The title track, “Disintegration,” speeds up the pace of the album one last time. As the second longest song on the album, Smith has no problem talking about everything and anything. The upbeat tempo gives the illusion of happiness and hopefulness, yet the lyrics manage to take away all those feelings of positivity. Drug addiction, treachery, and despair are just a few topics covered in this track, which can almost be seen as Smith’s reflection of his own life. “Homesick,” much like many other songs on the album, begins with a long intro filled with beautiful yet haunting sounds. However, the presence of the piano makes this track so special. This simple yet heartbreaking addition mixed with a saddened guitar solo makes Smith’s desire for love much more painful to hear compared to the rest of the album. The twelfth and final track ends on a bit of an ironic note. “Untitled” is a song that Smith called ”a hopeful song in a hopeless world,” departing from the common theme of hopelessness we saw throughout the album. With minimal lyrics, we’re left not really knowing what to think, which might even be why the track is named “Untitled.”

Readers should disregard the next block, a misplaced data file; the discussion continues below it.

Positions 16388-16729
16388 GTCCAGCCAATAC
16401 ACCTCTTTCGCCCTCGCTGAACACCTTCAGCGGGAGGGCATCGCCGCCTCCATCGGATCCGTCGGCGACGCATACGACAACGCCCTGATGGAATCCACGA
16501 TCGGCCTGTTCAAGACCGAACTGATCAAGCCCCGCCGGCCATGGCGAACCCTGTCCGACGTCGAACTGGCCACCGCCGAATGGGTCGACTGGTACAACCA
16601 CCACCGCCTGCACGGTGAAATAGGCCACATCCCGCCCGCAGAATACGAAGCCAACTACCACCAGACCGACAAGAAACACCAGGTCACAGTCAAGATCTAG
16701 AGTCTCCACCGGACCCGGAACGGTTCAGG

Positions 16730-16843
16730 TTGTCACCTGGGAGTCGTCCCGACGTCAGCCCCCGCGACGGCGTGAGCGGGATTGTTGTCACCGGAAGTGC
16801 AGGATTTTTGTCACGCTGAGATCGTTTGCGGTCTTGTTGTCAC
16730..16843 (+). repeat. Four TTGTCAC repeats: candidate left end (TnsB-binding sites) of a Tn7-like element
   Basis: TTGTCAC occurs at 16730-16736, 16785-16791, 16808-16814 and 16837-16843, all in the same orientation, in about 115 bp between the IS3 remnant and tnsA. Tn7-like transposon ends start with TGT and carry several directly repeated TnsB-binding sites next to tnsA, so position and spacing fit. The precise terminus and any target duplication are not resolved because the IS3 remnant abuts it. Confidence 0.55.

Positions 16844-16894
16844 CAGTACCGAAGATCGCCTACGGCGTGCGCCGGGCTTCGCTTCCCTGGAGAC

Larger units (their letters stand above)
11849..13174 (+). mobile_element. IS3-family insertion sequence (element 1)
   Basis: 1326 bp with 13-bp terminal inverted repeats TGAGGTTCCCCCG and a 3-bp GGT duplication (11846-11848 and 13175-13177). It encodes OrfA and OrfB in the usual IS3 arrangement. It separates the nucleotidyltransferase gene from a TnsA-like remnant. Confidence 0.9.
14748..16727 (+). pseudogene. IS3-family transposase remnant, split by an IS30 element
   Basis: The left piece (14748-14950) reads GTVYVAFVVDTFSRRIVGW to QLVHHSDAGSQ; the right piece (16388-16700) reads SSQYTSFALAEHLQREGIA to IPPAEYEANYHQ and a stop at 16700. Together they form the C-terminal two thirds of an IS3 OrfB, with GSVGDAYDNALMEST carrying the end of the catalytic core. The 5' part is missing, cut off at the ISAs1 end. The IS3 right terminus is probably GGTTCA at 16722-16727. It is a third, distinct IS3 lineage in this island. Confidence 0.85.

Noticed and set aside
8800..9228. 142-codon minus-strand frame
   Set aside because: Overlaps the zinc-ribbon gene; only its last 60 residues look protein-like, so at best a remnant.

In the liner notes of the album it says, “This music has been made to play loud, so turn it up.” This is definitely not an understatement. So sit back, relax, and enjoy the masterpiece that is Disintegration.